Palm Sunday might be one of the moments of the year when that peculiar lingering bittersweetness of the Gospel is strongest, perhaps along with the feast of the Holy Innocents.
All of the Easter period is a long bittersweet moment. We march–as Jesus did–towards both the searing pain of the Passion and the glory of the Resurrection. We fast and deprive ourselves, but for joy.
Here is the entrance of Christ, the King of Kings, into Jerusalem. On a donkey, according to Scripture and befitting a King of humility. Jesus is surrounded by joy, but He–and we–know that He is headed for the Cross. And the ones bearing the palms, cheering him, are the ones who, a week later, will shout for him to be crucified. We bear the palms, and we shout “Crucify Him!”
Jesus, sitting on this donkey, surrounded by mirth and joy, and what must have been the sadness and even distress in his heart, as he rode up to that city, that city He loved among all cities, and where He would spend His last week–even His disciples around Him, overjoyed and oblivious.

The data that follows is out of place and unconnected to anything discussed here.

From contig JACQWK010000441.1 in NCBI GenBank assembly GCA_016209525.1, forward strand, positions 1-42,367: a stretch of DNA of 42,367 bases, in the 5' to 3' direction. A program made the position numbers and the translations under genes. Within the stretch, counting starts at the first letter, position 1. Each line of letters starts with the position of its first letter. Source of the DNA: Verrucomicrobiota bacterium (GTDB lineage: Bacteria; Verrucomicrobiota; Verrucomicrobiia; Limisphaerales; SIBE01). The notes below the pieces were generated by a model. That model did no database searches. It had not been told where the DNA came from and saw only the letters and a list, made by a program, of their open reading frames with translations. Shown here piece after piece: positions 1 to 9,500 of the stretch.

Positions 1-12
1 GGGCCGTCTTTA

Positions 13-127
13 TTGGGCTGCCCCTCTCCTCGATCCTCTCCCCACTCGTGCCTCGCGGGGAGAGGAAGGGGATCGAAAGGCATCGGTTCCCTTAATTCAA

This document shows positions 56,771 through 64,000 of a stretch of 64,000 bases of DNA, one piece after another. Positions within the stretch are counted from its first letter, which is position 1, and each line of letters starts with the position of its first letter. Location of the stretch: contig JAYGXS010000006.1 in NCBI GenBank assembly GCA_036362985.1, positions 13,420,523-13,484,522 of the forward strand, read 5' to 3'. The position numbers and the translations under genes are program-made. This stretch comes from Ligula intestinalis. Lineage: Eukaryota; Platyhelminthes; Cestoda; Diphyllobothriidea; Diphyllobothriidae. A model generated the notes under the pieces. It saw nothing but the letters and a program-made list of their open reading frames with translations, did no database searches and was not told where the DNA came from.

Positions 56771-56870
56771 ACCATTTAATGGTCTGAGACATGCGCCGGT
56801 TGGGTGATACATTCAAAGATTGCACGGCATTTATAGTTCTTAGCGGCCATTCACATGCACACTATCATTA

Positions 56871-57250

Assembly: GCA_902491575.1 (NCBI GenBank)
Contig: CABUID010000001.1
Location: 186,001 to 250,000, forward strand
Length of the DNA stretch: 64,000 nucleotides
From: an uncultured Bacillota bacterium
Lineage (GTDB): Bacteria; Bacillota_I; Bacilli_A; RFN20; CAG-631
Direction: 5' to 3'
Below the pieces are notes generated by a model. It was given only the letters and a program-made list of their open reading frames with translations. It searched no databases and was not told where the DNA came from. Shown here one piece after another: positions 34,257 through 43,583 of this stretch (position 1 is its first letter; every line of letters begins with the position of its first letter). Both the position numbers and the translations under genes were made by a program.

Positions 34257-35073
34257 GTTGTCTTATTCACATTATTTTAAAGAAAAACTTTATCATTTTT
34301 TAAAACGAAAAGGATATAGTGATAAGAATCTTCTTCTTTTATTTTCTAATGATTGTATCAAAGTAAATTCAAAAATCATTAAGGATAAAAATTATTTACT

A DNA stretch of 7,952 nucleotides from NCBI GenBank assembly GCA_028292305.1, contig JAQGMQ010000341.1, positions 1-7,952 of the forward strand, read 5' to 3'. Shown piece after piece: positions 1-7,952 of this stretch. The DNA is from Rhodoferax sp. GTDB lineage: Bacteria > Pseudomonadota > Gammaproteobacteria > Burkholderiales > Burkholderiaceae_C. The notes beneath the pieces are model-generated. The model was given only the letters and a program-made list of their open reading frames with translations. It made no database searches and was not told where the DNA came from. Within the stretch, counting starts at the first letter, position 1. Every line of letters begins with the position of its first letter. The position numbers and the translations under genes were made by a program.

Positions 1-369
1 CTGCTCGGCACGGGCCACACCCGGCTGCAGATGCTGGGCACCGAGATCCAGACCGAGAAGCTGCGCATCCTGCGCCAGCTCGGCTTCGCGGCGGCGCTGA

Indeed, all of us crucified our Lord and God. We are the Jerusalemites, who cheer Him one day, and crucify Him the next.
Palm Sunday is a bittersweet day indeed, but it is the first step on the path to freedom, the path of Holy Week.
Now what is left is to meditate, contemplate, and repent–that is to say, to turn around.
- Excellent liturgies and meditations on Holy Week from Gabriel Blanchard
- Fr Robert Barron’s excellent exegetical reflection on Palm Sunday
Gloria Patri, et Filio, et Spiritui Sancto; sicut erat in principio, et nunc, et semper. Amen.